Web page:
Sour candies are the S&M enthusiast of the candy world. They don't gently seduce like chocolate, nor do they provide the sensual comfort of a chewy gummy. No, sour candies are for the masochistic eater, someone who wants a degree of intensity with their pleasure. Japanese candy, Puccho, is following this kinky tradition with two flavors of sour candy balls. Pucker up!
Puccho Grape & Soda flavor
The exterior packaging gives us a hint at what we're going to experience. In yellow text reads "Awawawawawa," or to put it in colloquial English, "bubbly bubbly bubbles." Interesting. The inside of the candy, according to the packaging, is soft and chewy. Hard bubbly outside and soft chewy inside, sounds like a well-crafted candy. Let's find out if it can live up to the hype.
Open up the ziploc top and out come several powdered spheres. If they weren't so hard to the touch, they'd look like a little ball of mochi. The white powder covering each sphere peaks our curiosity. Time for the first taste. Let's go with grape.
Resting on the tongue, an immediate sting cuts through my palate. Involuntary muscle spasms in the upper cheek and a mixture of laughter and bewilderment characterize the first few seconds. Just as I expected, the powdered exterior is the artificially-flavored sour substance.
The curious "awawawawa" text on the packaging soon makes its debut. The sour flavoring is imbued with a carbonation component that bubbles lightly through the mouth, with a tickling, tingling sensation. Perhaps described less as sadistic, Puccho's personality is humorous, like an April Fool's prankster.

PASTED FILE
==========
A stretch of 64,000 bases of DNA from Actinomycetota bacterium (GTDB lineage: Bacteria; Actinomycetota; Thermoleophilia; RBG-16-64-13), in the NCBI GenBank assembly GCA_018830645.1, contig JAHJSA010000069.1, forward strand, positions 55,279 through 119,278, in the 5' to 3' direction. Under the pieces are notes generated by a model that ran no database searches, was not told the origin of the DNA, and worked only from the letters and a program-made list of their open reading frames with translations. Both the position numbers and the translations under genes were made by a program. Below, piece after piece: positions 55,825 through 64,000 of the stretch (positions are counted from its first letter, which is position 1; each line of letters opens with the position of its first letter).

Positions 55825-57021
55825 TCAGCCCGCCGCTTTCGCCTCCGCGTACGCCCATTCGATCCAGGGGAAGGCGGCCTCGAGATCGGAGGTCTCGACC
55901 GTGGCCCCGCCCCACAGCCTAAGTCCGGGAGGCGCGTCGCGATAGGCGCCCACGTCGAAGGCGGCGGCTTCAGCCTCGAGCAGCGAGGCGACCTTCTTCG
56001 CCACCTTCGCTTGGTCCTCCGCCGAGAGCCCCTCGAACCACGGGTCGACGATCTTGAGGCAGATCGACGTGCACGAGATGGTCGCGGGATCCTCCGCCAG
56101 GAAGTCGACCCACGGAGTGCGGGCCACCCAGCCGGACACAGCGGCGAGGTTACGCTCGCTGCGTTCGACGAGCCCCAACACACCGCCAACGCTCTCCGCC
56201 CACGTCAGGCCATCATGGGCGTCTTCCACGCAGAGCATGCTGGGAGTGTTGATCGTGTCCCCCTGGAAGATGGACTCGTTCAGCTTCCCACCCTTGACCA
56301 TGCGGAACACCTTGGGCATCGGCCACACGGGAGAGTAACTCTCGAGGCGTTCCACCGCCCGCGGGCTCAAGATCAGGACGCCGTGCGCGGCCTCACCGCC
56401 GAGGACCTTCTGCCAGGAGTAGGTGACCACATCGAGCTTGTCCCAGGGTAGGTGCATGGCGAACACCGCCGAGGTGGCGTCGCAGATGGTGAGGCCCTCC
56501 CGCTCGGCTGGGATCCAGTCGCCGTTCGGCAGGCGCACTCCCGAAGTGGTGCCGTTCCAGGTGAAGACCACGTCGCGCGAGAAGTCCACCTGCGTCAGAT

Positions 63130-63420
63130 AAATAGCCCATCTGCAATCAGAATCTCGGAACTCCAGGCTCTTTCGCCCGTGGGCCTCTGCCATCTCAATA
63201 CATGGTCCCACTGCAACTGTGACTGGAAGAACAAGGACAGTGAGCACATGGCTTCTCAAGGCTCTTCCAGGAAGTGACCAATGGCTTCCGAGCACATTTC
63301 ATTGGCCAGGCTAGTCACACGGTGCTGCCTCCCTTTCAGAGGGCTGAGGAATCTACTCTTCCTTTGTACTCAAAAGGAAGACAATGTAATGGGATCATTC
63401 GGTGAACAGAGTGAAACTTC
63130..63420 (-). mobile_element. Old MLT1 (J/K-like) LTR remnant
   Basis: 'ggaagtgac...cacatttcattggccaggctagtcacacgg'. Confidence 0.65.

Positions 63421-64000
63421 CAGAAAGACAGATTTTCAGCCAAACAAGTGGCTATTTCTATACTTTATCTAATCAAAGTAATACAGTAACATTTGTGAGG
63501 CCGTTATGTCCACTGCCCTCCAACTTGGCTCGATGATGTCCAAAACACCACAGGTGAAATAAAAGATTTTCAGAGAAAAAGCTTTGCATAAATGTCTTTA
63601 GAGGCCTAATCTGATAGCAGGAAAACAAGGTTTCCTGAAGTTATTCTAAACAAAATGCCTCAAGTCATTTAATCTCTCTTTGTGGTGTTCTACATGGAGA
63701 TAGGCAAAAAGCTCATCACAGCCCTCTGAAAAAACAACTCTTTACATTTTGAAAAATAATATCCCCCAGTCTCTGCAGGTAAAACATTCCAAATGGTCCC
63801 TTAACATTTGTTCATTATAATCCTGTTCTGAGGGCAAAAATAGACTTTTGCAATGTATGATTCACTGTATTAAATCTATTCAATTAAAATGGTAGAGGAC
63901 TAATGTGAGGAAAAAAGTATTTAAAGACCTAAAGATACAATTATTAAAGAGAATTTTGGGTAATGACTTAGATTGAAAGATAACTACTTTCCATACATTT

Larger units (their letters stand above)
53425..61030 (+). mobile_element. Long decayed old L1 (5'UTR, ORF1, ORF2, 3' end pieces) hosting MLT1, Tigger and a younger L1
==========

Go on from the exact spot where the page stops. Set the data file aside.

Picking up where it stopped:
As the sourness gradually subsides, the next layer is hard, sweet, and grape-flavored. Anyone who's eaten a hard candy will be familiar with this part, so there's no need to bore you with the details. Let's move on to the the exciting part, the chewy center.
I can't hold myself back any longer, so I let out a satisfying chomp, crushing the sphere into several splintered pieces. As the hard outer shell dismantles, the chewy center is revealed. My jaws set about chewing, and at first, it's difficult to discern whether this is gum or swallowable. Several moments later, and the rubbery substance breaks down into a more digestible goo. It's a pleasant ending to the end of a wild, fun adventure.
Puccho's soda flavor exhibits all the characteristics of its grape sibling, but the hard candy is, as expected, much more soda-ey.
Overall, Puccho is best eaten when you're feeling in the mood for a swirl of pleasant and strange flavorings to tease and challenge your otherwise mundane dietary habits. Find it at your local convenience store in Japan.
All photos shot @ Bakemono Co. Ltd.